Contract compliance is a Sarbanes-Oxley issue

Contract compliance

The Issue: Companies underestimate regulatory risk from contract noncompliance.

Companies accept contract compliance breakdowns as a fact of life and have done so for years. However, the Sarbanes-Oxley Act of 2002 (SOA) and other regulatory risks create mounting pressure to get this process under control.

Sarbanes-Oxley and the FDA represent real contract compliance risks

Across all industries, recent additions to 8-K requirements under the Sarbanes-Oxley Act indicate that contract compliance is affected by two of the eight material events that must be reported (termination of agreement and termination/reduction in business relationship with customer that constitutes specific amount of revenue). While definitions are still evolving, companies must have processes and tools that allow them to measure the impact of being out of compliance, losing a contract, or both.

Food and Drug Administration (FDA) audits are a reality in the Pharmaceutical, Biomedical Device, and Consumer Products (CP) industries. A fear of warning letters and/or fines is increasing the heat in contract compliance for these industries.

Defining the problem

Two problems make contract management difficult to control:

  • Companies set up unprofitable contracts because of a lack of visibility into actual costs. Cost of service is a poorly understood metric at most companies today. Activity-based costing projects do not typically take costs down to the specific customer level. Even at the macro level, determining how much it costs to process an order is beyond the grasp of many accounting departments today. Without this visibility, salespeople typically base new contracts on last year's deal plus a small percentage increase rather than looking at actual profitability.
  • Compliance with contract terms is not tracked. Volume discount pricing is awarded to customers in the hope that they will live up to volume commitments. Today, compliance is often tracked manually, or even worse, companies rely on customers to police contracts, assuming that customers will let them know when they are out of compliance. However, most customers do not wave the red flag when they are being undercharged for products and services or overpaid on incentives. Further, customers often have multiple contracts in force at the same time. When an order comes in, salespeople have to decide what contract to use. This typically involves pulling out a thick binder of various hard copy contract terms while salespeople make their best guess.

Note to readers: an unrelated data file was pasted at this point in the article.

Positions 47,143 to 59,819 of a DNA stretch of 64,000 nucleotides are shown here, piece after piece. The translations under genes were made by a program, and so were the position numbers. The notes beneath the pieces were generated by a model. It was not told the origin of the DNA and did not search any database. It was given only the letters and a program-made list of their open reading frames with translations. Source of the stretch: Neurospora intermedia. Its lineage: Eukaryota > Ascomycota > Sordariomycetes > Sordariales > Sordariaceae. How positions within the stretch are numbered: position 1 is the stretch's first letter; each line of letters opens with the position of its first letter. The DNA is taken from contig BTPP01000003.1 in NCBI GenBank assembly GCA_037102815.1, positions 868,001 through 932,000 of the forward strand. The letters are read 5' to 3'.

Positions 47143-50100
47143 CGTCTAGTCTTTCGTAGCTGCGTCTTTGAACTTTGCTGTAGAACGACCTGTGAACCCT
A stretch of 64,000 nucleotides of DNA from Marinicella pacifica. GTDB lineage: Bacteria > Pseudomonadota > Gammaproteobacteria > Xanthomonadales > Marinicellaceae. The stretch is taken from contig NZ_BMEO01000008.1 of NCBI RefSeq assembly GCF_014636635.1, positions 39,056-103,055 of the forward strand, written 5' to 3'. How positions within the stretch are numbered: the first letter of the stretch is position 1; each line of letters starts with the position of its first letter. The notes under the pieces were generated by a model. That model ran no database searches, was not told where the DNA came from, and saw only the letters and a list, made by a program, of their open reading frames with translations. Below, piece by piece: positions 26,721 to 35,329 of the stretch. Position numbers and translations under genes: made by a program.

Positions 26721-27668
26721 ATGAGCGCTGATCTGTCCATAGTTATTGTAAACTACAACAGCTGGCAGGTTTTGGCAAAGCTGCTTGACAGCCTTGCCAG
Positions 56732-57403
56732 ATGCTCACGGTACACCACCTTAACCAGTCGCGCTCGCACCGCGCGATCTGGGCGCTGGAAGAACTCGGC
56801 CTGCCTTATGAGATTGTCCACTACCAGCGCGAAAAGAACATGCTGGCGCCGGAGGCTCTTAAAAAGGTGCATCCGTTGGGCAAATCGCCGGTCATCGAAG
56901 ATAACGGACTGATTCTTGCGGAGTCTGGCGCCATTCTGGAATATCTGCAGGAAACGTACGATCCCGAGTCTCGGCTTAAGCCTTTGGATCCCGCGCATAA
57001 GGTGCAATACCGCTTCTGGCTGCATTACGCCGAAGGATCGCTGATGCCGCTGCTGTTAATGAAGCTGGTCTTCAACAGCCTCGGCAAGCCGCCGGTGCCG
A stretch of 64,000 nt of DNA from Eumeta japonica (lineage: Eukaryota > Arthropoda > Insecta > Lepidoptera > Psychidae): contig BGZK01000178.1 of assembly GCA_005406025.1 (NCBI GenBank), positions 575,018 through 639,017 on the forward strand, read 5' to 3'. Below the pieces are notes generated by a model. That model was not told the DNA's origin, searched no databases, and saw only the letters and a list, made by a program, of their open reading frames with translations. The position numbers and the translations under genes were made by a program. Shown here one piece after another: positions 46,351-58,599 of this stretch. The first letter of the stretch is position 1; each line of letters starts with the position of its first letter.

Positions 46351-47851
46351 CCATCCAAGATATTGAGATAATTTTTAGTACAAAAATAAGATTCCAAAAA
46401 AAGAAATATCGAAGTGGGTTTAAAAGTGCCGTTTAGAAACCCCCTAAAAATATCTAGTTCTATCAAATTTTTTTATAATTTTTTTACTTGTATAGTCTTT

What can help?

Enterprise Resource Planning (ERP) and Customer Relationship Management (CRM) applications cannot help with contract compliance. While most ERP and CRM suites have contract management modules, they only track the contract start and end date, key prices, volume, and attachments. They lack the functionality required to perform analytics on the right contract prices and terms, manage conflicts, assess compliance, or all of the above. To address this problem, companies have looked to best-of-breed vendors.

Many tools perform this capability for buy-side/procurement contracts, but only a handful of best-of-breed tools support the needs of sell-side/sales contracts. Model N (Life Sciences only) and I-many (mostly Life Sciences, but includes other industries) specialize in contract and revenue management. Other vendors' tools deal with price management with contract compliance as an offshoot. These include Revenue Technologies, Zilliant, and PROS Revenue Management.


Take control of contract compliance; do not rely on customers for enforcement.

Assess current contract compliance processes to uncover areas of improvement to build the business case, including: percentage of contracts out of compliance (such as did not live up to volume commitment); services delivered that are not included in the contract; overpayment of incentives; customers with multiple, conflicting contracts in place; and inability for salespeople to find the right contract against which to price orders.

Look at tools to help with the contract compliance process. This is an emerging space that requires a best-of-breed product today. ERP and CRM vendors will catch up in the next three to five years, but many companies cannot wait that long.

If more than 50% of corporate revenue is contract-based, invest in contract compliance technology today. If more than 25% of revenue is through government deals, contract compliance must be a high priority.

All materials copyright © 2004 of AMR Research, Inc..

AMR Research, Inc. is a source of analysis and advice for executives responsible for delivering performance enhancement and cost savings aided by technology. AMR Research aggregates best practices from leading global companies and provides tailored, actionable advice and research reports to every client. More information is available at

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